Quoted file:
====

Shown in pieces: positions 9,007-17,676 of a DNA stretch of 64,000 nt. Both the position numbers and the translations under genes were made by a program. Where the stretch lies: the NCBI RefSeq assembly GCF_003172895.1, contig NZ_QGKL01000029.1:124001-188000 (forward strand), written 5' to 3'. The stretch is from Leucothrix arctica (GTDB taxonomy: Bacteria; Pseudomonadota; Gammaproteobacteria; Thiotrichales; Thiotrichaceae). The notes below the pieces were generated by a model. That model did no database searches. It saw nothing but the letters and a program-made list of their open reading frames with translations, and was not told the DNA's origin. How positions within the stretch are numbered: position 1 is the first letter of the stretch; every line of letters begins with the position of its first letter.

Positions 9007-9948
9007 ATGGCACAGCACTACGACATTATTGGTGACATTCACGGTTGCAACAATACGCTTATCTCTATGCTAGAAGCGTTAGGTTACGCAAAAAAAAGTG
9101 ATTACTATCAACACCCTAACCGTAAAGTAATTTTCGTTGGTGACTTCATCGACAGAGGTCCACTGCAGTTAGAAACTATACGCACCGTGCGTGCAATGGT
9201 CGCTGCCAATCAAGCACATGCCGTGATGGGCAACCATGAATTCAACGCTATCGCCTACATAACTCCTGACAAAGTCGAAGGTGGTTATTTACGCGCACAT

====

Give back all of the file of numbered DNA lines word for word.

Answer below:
Shown in pieces: positions 9,007-17,676 of a DNA stretch of 64,000 nt. Both the position numbers and the translations under genes were made by a program. Where the stretch lies: the NCBI RefSeq assembly GCF_003172895.1, contig NZ_QGKL01000029.1:124001-188000 (forward strand), written 5' to 3'. The stretch is from Leucothrix arctica (GTDB taxonomy: Bacteria; Pseudomonadota; Gammaproteobacteria; Thiotrichales; Thiotrichaceae). The notes below the pieces were generated by a model. That model did no database searches. It saw nothing but the letters and a program-made list of their open reading frames with translations, and was not told the DNA's origin. How positions within the stretch are numbered: position 1 is the first letter of the stretch; every line of letters begins with the position of its first letter.

Positions 9007-9948
9007 ATGGCACAGCACTACGACATTATTGGTGACATTCACGGTTGCAACAATACGCTTATCTCTATGCTAGAAGCGTTAGGTTACGCAAAAAAAAGTG
9101 ATTACTATCAACACCCTAACCGTAAAGTAATTTTCGTTGGTGACTTCATCGACAGAGGTCCACTGCAGTTAGAAACTATACGCACCGTGCGTGCAATGGT
9201 CGCTGCCAATCAAGCACATGCCGTGATGGGCAACCATGAATTCAACGCTATCGCCTACATAACTCCTGACAAAGTCGAAGGTGGTTATTTACGCGCACAT